BMW couldn't have imagined the branding gem it had when it launched the BMW M1 back in 1978. Built as a low-production race car to meet homologation requirements, the Lamborghini-produced supercar eventually paved way for more affordable M cars such as the M3 and M635 CSi. Today, BMW slaps the red and blue stripes on most of its line-up, from the superb 1M to the superfluous X6 M.
That lucrative niche hasn't been lost on other automakers, and nowadays nearly every company has followed suit with its own take on a luxury performance nameplate. Audi offers two grades with the S and RS, with the latter being more aggressively tuned. Infiniti and Volvo are relative newcomers with the IPL and R-Design lines, respectively, and both focus on subtler performance upgrades. Mercedes-Benz's AMG has evolved over the years from the detached Autobahn tourers of the 80s to hard-edged track machines with the Black Series today. Even Cadillac quickly established itself as capable of taking on the Bavarian big shots with its V-Series CTS sedan and coupe. And although not a dedicated luxury sub-brand, Chrysler has branched off its high-performance cars with a separate SRT badge, which include the Viper and 300.
Here are 8 noteworthy 2012 and 2013 models from their respective carmakers.
Much like popped-collar shirts, five-door hatchbacks have been popular in Europe but not in the United States. Audi bucks that styling trend with the handsome A7, and for 2013 it has upgraded the S7 with a turbo V-8. Although down 15 horsepower from the previous Lamborghini-sourced V-10, the 420-hp turbo V-8 is nearly 90 pounds lighter and features an unobtrusive cylinder deactivation technology, leading to a 25% improvement in fuel efficiency to 17/26 mpg. With Quattro AWD and beefy tires, it's not a car you'll go sideways in, but with its sultry ride, you wouldn't want to.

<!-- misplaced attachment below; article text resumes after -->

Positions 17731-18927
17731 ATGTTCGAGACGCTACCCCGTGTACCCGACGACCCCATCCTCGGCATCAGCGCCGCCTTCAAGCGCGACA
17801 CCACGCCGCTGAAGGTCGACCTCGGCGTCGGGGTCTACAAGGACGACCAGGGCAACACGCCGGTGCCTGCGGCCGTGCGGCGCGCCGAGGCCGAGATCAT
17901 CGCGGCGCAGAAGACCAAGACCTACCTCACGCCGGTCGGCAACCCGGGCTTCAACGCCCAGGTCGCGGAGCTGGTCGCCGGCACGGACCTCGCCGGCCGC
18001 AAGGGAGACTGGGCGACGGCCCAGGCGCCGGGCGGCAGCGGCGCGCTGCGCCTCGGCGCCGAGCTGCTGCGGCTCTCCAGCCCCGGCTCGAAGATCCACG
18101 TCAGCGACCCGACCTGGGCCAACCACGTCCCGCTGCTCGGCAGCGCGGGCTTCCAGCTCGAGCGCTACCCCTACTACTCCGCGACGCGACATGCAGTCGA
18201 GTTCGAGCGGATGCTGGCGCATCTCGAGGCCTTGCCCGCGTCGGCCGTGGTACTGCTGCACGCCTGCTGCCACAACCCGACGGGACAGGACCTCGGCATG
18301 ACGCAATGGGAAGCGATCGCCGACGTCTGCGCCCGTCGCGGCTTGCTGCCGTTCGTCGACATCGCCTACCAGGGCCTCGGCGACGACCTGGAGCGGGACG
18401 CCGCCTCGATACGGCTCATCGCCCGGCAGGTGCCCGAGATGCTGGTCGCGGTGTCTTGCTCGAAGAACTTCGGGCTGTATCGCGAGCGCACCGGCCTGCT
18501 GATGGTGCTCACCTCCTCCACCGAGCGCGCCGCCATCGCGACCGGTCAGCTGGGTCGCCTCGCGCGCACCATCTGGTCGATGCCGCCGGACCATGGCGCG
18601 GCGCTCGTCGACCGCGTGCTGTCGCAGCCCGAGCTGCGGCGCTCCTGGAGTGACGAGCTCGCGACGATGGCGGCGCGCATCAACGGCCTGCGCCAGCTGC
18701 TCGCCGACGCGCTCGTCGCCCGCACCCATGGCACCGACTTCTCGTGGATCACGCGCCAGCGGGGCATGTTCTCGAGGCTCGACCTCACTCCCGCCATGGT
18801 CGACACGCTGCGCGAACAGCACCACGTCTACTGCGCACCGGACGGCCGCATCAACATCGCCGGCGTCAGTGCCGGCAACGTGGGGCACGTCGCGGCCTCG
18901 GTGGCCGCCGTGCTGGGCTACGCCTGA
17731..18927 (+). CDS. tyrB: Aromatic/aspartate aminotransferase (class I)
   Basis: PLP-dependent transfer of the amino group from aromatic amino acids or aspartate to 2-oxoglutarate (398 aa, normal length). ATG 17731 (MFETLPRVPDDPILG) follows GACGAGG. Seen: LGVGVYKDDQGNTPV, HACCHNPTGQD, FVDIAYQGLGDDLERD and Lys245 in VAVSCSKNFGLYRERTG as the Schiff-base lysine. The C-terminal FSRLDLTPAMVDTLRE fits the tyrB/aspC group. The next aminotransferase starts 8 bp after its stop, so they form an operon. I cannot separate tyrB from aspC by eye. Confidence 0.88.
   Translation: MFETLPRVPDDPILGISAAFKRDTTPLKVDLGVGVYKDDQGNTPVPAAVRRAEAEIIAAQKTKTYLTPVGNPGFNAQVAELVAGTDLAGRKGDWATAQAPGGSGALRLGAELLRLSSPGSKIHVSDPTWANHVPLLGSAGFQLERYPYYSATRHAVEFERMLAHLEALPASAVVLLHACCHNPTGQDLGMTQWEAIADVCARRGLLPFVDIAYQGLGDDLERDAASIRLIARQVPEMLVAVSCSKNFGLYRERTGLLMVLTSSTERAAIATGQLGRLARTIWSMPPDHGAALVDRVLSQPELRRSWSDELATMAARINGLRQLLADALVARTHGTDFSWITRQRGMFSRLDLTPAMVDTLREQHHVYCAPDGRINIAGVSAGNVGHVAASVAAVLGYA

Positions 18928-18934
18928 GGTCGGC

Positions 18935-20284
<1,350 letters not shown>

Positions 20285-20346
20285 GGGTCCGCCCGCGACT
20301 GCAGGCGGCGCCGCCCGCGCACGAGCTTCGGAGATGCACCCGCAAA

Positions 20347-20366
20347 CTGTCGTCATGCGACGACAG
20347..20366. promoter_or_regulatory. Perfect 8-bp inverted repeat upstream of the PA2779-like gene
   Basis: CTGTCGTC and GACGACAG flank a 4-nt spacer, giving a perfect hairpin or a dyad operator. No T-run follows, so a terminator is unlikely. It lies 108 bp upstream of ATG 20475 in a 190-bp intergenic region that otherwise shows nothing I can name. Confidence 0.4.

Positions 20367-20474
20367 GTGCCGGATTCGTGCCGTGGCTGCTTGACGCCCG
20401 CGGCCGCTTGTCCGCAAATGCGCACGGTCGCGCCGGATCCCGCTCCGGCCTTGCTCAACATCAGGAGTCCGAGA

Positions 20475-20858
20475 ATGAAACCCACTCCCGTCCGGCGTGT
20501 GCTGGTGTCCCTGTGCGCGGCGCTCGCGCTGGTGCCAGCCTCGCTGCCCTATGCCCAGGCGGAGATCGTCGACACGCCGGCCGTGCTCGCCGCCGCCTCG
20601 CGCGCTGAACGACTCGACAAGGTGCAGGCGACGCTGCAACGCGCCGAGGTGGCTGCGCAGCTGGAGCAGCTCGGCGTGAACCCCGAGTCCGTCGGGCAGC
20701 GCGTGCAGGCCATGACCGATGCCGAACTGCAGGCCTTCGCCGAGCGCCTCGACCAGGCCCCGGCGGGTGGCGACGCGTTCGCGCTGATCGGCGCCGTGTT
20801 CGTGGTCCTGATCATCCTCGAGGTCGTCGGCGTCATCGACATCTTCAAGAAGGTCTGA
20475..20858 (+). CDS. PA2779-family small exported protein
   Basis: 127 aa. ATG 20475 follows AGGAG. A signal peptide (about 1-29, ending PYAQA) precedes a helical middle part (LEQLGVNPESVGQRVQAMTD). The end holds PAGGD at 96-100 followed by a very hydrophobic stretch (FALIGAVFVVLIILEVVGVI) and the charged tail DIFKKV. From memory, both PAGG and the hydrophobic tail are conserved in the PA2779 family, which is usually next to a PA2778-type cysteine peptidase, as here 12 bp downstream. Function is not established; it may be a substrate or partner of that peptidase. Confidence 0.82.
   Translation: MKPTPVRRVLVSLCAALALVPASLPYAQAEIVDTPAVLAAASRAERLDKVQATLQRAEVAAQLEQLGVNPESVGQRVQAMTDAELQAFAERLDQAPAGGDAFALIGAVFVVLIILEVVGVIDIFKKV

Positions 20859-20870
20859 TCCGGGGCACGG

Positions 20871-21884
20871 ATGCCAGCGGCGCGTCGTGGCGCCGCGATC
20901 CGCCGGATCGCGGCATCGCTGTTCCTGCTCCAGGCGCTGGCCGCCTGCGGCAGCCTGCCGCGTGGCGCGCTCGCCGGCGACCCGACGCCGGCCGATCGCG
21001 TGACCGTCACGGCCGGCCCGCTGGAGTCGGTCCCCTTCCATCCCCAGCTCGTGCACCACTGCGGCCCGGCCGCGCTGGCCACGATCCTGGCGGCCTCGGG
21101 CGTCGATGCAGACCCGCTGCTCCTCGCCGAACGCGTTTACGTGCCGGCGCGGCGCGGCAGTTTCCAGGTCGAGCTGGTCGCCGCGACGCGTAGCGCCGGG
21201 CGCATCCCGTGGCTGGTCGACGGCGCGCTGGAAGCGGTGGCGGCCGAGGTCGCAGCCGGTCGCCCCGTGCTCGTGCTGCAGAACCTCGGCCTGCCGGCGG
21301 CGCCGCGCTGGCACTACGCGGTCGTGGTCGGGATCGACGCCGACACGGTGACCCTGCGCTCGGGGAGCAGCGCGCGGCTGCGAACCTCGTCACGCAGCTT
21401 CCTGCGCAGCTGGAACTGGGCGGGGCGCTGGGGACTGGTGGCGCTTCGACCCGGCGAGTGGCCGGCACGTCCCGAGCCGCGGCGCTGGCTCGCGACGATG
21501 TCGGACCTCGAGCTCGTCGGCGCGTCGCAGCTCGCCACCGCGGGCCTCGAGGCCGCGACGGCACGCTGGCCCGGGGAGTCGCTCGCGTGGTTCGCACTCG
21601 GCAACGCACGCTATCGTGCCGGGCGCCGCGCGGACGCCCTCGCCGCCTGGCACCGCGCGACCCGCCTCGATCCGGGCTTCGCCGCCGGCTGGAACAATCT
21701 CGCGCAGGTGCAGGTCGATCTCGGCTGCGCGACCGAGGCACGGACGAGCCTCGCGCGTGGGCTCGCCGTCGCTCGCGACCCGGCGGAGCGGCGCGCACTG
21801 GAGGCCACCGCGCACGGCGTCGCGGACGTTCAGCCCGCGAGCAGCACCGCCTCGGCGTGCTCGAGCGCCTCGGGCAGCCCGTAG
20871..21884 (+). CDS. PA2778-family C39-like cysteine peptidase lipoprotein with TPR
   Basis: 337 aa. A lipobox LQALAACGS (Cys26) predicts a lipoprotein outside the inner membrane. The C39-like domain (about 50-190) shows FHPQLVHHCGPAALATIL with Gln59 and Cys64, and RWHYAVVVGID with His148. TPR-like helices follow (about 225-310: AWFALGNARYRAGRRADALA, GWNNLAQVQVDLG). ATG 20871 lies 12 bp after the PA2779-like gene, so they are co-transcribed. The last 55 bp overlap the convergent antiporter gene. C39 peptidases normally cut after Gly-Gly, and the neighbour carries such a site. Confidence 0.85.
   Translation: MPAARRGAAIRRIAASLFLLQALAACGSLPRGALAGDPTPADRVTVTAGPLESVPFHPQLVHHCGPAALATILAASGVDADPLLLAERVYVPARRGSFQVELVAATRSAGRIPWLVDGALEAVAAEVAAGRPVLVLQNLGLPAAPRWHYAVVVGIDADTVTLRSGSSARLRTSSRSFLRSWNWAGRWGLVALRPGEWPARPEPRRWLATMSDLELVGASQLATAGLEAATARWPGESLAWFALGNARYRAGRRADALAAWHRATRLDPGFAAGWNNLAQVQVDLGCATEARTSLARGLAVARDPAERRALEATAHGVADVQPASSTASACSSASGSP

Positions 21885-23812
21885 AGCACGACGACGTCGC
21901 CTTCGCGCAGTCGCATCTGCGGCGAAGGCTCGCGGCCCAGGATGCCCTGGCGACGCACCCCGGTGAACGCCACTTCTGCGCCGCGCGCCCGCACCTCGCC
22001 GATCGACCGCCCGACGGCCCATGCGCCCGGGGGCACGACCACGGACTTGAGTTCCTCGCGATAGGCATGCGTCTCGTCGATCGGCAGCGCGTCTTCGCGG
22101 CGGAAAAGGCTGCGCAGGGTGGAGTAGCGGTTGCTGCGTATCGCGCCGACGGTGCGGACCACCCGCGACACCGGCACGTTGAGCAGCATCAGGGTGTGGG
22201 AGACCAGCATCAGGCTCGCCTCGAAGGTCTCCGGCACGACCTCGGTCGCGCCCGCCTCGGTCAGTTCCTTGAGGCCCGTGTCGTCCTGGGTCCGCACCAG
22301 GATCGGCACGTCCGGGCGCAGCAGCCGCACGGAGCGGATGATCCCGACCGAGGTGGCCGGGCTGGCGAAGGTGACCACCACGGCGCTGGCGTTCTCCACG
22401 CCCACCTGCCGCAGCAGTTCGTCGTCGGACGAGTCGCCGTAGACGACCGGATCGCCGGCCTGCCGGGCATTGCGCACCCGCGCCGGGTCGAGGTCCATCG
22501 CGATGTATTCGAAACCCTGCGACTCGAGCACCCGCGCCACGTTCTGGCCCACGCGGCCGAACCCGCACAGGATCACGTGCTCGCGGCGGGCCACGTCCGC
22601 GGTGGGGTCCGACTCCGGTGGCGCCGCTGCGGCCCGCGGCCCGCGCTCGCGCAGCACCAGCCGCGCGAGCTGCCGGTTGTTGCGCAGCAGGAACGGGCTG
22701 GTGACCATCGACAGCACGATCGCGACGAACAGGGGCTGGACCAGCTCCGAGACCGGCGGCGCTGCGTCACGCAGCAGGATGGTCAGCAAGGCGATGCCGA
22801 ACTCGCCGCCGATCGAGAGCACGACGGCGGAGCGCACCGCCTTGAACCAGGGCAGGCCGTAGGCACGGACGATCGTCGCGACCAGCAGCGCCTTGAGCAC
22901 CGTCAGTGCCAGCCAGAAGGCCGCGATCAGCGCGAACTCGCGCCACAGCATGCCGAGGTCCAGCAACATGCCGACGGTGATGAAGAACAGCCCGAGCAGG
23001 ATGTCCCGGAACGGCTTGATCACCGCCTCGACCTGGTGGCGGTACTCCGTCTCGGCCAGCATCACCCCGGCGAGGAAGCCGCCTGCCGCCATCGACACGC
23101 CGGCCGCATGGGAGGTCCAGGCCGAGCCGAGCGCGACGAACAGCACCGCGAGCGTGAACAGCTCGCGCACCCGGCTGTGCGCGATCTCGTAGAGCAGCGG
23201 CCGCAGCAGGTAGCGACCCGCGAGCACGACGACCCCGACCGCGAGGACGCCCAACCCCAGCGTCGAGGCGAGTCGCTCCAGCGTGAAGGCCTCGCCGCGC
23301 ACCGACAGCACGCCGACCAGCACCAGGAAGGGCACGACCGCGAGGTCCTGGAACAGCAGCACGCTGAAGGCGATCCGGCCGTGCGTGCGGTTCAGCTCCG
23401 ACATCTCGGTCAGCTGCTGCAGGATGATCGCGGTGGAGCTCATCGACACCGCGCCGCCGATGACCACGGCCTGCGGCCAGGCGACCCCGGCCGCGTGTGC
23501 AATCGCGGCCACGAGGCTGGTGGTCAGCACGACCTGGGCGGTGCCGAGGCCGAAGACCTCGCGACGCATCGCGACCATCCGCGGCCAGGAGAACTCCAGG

With the redesigned 3 Series, the M3 is due for an all-new model in 2014. But the current M3—which comes in coupe, sedan or convertible form—is still the gold standard for luxury sports cars. Naturally aspirated M cars are a dying breed (rumors are the next-gen gets a turbo inline six), so enjoy the melodic wail of an 8500 rpm redline, 414-horsepower V-8 while you can. Moreover, the communicative hydraulic steering is legendary—you'd have to drag your hand along the asphalt for more direct road feedback.
Coming from a company known for land barges that induce sea sickness around corners, Cadillac likely surprised BMW with the CTS-V, a car that can keep up—and even trump the M5. Granted, BMW recently released an all-new version of its super sedan that's quicker, but M5 sales have temporarily halted due to a faulty oil pump, whereas the V sedan has withstood the test of time. The CTS-V drives like a Corvette in sedan form, using a similar Magnetic Ride Control for suspension and a supercharged V-8 good for 556 hp. Although not as compliant as an M5, it's also more than $20,000 cheaper, making it a relative performance bargain.